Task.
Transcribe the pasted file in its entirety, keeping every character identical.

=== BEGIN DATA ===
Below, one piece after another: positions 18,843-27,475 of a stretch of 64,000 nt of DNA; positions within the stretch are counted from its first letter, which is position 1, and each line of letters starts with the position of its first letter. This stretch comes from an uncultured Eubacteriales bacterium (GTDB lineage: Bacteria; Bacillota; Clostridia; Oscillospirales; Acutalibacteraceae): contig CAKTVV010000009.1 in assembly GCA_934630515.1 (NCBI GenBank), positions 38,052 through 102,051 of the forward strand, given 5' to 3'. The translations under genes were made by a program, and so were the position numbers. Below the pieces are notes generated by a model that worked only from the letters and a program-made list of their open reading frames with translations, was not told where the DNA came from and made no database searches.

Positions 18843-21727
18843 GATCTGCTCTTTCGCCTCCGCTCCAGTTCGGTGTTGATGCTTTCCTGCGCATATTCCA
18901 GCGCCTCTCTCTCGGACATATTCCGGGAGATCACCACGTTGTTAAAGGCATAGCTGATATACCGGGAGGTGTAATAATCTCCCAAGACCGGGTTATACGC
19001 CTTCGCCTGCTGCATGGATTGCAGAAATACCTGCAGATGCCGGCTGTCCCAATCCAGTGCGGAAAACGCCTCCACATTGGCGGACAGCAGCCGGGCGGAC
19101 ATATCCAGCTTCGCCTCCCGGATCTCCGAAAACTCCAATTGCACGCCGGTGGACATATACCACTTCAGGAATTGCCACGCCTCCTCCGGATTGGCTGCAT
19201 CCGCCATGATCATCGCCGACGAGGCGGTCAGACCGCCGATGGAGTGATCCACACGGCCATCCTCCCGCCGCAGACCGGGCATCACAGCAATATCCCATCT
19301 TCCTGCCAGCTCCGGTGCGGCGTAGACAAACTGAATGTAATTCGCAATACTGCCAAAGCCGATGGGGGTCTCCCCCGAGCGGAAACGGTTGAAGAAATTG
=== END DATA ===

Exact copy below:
Below, one piece after another: positions 18,843-27,475 of a stretch of 64,000 nt of DNA; positions within the stretch are counted from its first letter, which is position 1, and each line of letters starts with the position of its first letter. This stretch comes from an uncultured Eubacteriales bacterium (GTDB lineage: Bacteria; Bacillota; Clostridia; Oscillospirales; Acutalibacteraceae): contig CAKTVV010000009.1 in assembly GCA_934630515.1 (NCBI GenBank), positions 38,052 through 102,051 of the forward strand, given 5' to 3'. The translations under genes were made by a program, and so were the position numbers. Below the pieces are notes generated by a model that worked only from the letters and a program-made list of their open reading frames with translations, was not told where the DNA came from and made no database searches.

Positions 18843-21727
18843 GATCTGCTCTTTCGCCTCCGCTCCAGTTCGGTGTTGATGCTTTCCTGCGCATATTCCA
18901 GCGCCTCTCTCTCGGACATATTCCGGGAGATCACCACGTTGTTAAAGGCATAGCTGATATACCGGGAGGTGTAATAATCTCCCAAGACCGGGTTATACGC
19001 CTTCGCCTGCTGCATGGATTGCAGAAATACCTGCAGATGCCGGCTGTCCCAATCCAGTGCGGAAAACGCCTCCACATTGGCGGACAGCAGCCGGGCGGAC
19101 ATATCCAGCTTCGCCTCCCGGATCTCCGAAAACTCCAATTGCACGCCGGTGGACATATACCACTTCAGGAATTGCCACGCCTCCTCCGGATTGGCTGCAT
19201 CCGCCATGATCATCGCCGACGAGGCGGTCAGACCGCCGATGGAGTGATCCACACGGCCATCCTCCCGCCGCAGACCGGGCATCACAGCAATATCCCATCT
19301 TCCTGCCAGCTCCGGTGCGGCGTAGACAAACTGAATGTAATTCGCAATACTGCCAAAGCCGATGGGGGTCTCCCCCGAGCGGAAACGGTTGAAGAAATTG